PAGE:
Dead in a Week (Or Your Money Back)
After several unsuccessful suicide attempts a young man enlists an ageing assassin to end his life for a nominal fee in Tom Edmunds’ Dead in a Week (Or Your Money Back).
Suicide is such a serious and sensitive subject matter that applying comedy to it is almost unthinkable. The tone has to be spot on or there’s a high risk of offending a large chunk of the audience. This is a film that doesn’t take itself too seriously in terms of what it tries to say and how it goes about telling its story which definitely helps dodge the true implications of someone wanting to take their own life. The only example of this working -prior to this- that I can think of is A Practical Guide to a Spectacular Suicide. Dead in a Week (Or Your Money Back) actually has some broad stroke similarities to that particular film though it’s probably too obscure to call it an influence.
One of the drawbacks to this film is that it relies a little too heavily on some obvious influences. A key scene resembles a similar sequence in In Bruges for example and there are other examples of this throughout. It isn’t detrimental to the overall experience and the homages are at times enjoyable but at times not enough is done to distance what this film is trying to achieve from what it was clearly influenced by.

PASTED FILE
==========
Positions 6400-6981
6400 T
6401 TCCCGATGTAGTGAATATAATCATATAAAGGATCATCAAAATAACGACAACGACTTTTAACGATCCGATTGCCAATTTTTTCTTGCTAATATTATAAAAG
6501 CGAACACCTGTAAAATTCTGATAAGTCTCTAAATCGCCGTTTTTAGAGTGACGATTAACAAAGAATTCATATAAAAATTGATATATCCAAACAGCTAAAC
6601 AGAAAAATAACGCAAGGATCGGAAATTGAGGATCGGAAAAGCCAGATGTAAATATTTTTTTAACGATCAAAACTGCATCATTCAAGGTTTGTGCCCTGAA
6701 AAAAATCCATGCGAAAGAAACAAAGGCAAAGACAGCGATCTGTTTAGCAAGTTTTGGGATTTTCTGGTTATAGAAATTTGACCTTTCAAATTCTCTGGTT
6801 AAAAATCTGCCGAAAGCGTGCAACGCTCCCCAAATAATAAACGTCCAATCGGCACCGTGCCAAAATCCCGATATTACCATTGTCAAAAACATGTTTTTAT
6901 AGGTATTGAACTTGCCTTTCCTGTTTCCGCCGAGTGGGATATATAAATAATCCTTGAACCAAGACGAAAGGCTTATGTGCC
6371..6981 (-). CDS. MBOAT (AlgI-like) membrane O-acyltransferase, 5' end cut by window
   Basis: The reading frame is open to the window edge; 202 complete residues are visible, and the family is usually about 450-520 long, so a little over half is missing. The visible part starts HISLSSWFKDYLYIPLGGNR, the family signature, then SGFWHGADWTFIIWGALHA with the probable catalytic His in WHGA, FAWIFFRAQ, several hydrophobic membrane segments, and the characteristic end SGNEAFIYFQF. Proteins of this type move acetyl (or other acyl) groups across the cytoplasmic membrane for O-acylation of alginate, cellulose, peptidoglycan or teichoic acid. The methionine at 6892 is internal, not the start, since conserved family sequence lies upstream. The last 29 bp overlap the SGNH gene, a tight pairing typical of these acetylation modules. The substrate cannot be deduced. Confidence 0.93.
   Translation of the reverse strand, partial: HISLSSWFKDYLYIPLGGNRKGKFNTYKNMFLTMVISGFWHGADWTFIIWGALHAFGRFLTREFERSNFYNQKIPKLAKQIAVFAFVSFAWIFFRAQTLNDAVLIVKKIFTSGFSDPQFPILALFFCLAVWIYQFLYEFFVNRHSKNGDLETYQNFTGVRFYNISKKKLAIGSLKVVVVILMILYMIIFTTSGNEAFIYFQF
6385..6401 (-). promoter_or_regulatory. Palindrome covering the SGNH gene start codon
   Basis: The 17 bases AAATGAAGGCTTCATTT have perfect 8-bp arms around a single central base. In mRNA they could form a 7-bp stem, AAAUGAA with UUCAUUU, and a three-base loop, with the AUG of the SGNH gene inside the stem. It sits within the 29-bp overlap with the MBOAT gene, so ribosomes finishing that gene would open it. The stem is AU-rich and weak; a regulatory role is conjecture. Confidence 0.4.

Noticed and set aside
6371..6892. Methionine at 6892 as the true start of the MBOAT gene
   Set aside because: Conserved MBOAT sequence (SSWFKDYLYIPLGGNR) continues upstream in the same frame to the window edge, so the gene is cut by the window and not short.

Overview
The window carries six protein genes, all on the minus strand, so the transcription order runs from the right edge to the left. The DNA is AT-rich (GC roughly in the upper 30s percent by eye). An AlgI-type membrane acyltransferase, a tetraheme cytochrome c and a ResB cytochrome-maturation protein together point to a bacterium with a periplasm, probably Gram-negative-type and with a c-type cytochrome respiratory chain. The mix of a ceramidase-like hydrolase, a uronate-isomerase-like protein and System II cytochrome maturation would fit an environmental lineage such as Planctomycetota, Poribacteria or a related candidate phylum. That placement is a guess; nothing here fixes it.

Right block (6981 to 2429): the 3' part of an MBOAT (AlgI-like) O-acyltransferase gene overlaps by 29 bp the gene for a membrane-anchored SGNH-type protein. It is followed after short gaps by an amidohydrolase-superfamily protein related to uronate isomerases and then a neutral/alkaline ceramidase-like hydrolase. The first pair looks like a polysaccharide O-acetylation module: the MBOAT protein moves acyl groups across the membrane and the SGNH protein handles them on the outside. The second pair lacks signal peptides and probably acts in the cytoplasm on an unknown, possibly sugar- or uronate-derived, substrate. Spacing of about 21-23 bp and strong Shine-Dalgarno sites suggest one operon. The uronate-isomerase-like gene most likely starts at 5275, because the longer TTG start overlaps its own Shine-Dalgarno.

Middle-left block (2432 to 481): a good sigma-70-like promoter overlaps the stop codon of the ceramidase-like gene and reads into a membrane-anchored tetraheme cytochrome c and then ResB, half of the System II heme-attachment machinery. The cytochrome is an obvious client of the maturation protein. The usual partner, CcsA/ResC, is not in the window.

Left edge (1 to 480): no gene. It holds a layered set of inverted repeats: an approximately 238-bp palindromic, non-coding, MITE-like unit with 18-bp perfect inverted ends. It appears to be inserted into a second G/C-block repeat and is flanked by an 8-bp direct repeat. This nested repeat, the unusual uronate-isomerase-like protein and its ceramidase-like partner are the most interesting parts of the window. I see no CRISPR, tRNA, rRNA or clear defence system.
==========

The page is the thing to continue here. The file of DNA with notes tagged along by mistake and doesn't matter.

As a black comedy the burning question is over whether it happens to be funny or not. I’m of the opinion that comedy is more subjective than other things because it does entirely depend on individual senses of humour. For me this film is very funny because it fully commits to a fairly wacky style that I found to be very engaging.
Much of this humour comes from the characters who serve a very particular purpose and they fit perfectly in a carefully constructed narrative that never takes itself too seriously. The protagonist is William (Aneurin Barnard); a young man who is very unlucky when it comes to the business of ending his life. After 10 attempts -including cries for help- he starts to think that he might be immortal and seems almost resigned to the unappealing business of living.
Barnard delivers an endearing performance as someone who is very lonely and lacking in direction while still being interesting enough to carry the film. His understated line delivery highlights the frustration associated with his various attempts to end his life that play out as a hilarious montage of well known suicide methods that don’t work out for him.
William finds hope in Leslie (Tom Wilkinson); an assassin who specialises in assisted suicide as a way to meet a quota set by his employers. His business comes from the lost and hopeless looking to end their own lives but lack the conviction to go through with it on their own. I found the bureaucracy associated with contract killings to be a really good source of humour because it’s a simple yet great contrast between the exciting and the banal. Applying structure and rules to something as unlawful as contract killings is a great idea and the mention of there being administration to this process adds a little bit of depth to the background that really makes a difference.